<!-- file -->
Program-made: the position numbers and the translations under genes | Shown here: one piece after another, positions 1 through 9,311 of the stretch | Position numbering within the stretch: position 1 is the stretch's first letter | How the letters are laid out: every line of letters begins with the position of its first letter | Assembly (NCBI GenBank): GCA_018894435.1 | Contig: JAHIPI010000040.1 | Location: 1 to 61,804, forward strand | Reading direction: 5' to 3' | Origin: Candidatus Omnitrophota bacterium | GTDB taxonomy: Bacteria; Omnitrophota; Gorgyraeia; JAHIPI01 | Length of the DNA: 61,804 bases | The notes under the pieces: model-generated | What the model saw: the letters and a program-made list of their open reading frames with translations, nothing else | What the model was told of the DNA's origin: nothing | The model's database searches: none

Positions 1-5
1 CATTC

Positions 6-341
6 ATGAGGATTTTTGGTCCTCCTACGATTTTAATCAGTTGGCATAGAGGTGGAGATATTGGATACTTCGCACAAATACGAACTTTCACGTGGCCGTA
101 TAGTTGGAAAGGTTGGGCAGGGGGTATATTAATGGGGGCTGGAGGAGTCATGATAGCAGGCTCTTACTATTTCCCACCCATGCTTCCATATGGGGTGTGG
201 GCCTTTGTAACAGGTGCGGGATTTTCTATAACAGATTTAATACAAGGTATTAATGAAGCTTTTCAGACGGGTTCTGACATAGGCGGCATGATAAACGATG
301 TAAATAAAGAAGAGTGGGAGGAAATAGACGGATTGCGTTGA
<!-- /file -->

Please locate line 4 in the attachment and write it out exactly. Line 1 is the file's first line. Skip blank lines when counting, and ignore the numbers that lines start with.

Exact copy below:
Positions 6-341